Spencer swears in new mayor pro tem
By Emily Ford
SPENCER — Following tradition, Jim Gobbel, the top vote-getter in November’s election, was tapped Tuesday as mayor pro tem for the Spencer Board of Aldermen.
The town’s auditor gave Spencer a clean bill of financial health.
Previous Mayor Pro Tem Scott Benfield nominated Gobbel for mayor pro tem, which passed unanimously. District Court Judge Marshall Bickett administered the oath of office to Gobbel, as well as to re-elected Mayor Jody Everhart and the board.
New Alderman Kevin Jones joins incumbents Reid Walters, Jeff Morris and David Smith. The board thanked outgoing members Tracy Aitken and Delaine Fowler, who did not seek re-election.
Auditor Eddie Carrick delivered the annual financial critique and said the town ended the past fiscal year in nice shape.
“You had a very good year,” Carrick said.
Although property tax revenue fell $38,000, the town “did an excellent job” increasing revenue from licenses, he said.
Revenue from local auctions, franchise taxes and the Powell Bill fund — state money for street improvements — remained steady, Carrick said. Of the 15 towns he audits, about 10 percent saw a decrease in those revenues last year, he said.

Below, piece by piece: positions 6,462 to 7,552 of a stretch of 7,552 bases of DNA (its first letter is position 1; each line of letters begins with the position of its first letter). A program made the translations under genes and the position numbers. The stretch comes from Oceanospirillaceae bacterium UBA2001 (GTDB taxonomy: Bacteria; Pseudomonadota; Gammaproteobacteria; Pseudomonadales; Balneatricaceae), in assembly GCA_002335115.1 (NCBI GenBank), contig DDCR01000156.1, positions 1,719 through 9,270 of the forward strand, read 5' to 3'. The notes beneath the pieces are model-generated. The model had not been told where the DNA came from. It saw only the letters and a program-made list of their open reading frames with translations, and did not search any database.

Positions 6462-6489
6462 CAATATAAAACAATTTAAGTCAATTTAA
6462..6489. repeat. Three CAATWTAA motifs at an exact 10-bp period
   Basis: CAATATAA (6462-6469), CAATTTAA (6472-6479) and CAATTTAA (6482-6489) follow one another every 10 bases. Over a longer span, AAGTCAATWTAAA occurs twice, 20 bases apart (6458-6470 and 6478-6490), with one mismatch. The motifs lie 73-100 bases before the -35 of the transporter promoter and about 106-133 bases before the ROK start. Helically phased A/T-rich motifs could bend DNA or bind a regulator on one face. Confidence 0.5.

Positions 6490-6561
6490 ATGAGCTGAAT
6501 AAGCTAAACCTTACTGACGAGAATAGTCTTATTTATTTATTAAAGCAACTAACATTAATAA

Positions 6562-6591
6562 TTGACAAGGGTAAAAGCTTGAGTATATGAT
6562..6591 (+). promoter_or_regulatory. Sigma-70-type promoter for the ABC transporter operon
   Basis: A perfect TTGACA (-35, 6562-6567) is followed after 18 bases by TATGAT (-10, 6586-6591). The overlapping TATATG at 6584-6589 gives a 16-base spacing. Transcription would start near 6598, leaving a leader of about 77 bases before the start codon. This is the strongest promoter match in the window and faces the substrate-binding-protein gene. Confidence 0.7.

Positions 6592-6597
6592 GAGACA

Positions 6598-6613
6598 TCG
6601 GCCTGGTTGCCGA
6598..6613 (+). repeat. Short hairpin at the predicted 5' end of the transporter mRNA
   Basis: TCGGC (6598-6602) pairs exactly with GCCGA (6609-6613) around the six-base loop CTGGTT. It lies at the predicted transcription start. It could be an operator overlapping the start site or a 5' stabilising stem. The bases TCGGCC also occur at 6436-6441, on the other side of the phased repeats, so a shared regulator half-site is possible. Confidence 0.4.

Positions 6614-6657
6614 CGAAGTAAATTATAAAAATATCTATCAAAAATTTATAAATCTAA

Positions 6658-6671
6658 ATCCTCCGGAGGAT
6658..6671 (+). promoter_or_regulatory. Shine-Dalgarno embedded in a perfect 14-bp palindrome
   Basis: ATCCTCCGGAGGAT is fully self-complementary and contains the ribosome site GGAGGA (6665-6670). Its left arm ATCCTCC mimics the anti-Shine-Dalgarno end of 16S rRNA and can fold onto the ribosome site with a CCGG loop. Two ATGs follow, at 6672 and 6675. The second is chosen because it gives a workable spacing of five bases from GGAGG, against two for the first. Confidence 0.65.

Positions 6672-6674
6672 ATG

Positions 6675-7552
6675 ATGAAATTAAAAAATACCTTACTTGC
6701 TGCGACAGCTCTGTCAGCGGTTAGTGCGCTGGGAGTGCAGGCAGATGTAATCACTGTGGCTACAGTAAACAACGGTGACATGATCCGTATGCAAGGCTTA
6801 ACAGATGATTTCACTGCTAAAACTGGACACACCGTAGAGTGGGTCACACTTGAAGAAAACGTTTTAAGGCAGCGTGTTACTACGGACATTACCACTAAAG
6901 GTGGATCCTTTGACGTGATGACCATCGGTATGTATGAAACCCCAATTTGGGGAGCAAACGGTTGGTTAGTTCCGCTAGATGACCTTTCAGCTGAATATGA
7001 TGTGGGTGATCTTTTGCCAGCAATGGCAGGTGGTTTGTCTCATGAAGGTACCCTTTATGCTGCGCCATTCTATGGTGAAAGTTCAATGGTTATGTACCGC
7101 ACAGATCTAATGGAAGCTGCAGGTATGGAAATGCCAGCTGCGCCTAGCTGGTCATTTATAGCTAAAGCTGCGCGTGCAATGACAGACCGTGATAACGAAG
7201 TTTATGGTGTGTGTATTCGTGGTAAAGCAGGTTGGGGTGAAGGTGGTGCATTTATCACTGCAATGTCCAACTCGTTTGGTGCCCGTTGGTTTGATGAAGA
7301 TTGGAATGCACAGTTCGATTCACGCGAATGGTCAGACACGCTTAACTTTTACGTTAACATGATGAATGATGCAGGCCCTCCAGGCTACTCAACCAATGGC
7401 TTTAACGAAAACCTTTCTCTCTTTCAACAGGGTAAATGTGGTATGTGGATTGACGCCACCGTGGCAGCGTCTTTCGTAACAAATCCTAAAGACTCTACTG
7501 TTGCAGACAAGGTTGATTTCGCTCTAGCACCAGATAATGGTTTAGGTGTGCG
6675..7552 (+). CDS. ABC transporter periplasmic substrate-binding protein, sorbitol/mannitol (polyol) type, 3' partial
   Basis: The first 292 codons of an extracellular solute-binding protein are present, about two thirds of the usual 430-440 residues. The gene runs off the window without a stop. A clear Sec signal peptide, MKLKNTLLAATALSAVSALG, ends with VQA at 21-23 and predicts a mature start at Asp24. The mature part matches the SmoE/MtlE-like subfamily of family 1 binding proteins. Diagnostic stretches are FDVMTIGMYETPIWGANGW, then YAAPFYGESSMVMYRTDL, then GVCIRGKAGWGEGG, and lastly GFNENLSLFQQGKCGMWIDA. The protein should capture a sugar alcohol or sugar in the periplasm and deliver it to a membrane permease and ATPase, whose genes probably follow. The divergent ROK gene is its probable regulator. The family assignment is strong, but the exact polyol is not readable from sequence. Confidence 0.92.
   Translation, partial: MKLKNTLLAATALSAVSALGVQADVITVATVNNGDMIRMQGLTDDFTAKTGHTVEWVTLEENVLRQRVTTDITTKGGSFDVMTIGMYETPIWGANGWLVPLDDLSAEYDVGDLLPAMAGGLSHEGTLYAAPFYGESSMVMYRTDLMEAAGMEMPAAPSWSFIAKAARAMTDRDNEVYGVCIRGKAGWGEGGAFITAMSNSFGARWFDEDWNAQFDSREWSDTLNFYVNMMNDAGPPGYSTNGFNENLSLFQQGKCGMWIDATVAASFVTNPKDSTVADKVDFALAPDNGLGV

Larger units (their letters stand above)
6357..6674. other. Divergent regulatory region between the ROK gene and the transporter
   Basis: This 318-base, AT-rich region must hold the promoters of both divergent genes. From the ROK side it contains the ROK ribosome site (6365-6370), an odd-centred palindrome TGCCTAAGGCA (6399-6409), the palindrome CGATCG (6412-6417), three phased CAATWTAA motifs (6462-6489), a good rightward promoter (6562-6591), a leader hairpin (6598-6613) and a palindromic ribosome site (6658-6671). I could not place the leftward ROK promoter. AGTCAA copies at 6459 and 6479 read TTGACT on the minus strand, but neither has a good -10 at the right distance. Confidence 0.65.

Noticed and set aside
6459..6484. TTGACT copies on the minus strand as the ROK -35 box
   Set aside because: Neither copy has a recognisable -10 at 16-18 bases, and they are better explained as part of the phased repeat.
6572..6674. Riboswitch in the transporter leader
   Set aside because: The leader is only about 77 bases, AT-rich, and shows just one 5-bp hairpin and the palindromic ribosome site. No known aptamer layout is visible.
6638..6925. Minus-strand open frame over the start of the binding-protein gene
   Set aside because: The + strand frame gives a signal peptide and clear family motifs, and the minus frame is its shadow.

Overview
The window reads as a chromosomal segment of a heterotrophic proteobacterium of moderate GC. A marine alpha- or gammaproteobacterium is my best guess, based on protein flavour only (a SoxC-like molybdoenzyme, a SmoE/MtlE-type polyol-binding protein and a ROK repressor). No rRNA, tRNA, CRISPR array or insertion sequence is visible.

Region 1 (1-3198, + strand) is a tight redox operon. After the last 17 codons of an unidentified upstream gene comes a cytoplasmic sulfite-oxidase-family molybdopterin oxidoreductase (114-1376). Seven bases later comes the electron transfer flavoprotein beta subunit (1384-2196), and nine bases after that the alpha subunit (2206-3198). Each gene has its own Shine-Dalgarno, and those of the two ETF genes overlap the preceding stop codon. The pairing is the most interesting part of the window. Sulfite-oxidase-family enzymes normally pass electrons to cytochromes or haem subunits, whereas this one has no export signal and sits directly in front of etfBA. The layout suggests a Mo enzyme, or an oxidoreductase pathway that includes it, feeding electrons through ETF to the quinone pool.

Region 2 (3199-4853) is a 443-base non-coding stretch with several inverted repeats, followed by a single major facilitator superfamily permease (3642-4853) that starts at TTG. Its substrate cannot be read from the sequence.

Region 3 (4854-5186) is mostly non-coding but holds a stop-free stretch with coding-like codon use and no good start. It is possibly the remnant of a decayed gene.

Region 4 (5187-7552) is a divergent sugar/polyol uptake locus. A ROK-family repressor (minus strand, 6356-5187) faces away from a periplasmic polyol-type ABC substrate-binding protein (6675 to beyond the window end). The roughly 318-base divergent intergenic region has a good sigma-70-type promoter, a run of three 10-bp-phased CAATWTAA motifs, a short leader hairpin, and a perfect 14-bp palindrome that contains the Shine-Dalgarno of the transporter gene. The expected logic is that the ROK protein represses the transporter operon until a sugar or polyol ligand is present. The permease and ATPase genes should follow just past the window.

“To stay on a break-even basis, that is good,” he said.
While property tax and vehicle tax collection rates have fallen in many towns, Spencer’s collection rates remain at 96 percent, he said.
The town made up for the loss in property tax revenue by holding down expenses, which fell by $122,000 even though the town made a $72,000 debt payment on the library renovation project, Carrick said.
“That’s great news,” he said.
The town took in $99,000 more than it spent last year, compared to $14,000 more than it spent the year before.
“You all had a very good year being able to control expenses,” Carrick said.
The town’s $1.8 million fund balance represents 73 percent of expenditures, slightly higher than the state average of 60 percent.
“That’s not a tremendous amount in today’s environment,” he said. “If something comes up and revenues drop significantly, or you lose a major taxpayer, you’ve got to make sure you’ve got enough cushioning to provide services.”
Carrick advised town leaders to remain “conservative and opportunistic,” looking for any chance to bring in more revenue. Don’t count on more money from Raleigh, even when the economy improves, he told the board.
The state is broke, he said, and legislators will balance their budget on the backs of towns like Spencer.
“Sacred cows make great hamburgers,” Carrick said. “Raleigh’s going to take whatever Raleigh needs to operate.”
Carrick said he’s seen towns become overly optimistic with projected revenues and then end up in trouble when the money doesn’t materialize.
“Unfortunately in the last 30 years, I’ve seen a lot of it fall right back on small municipalities,” he said.
Contact reporter Emily Ford at 704-797-4264.
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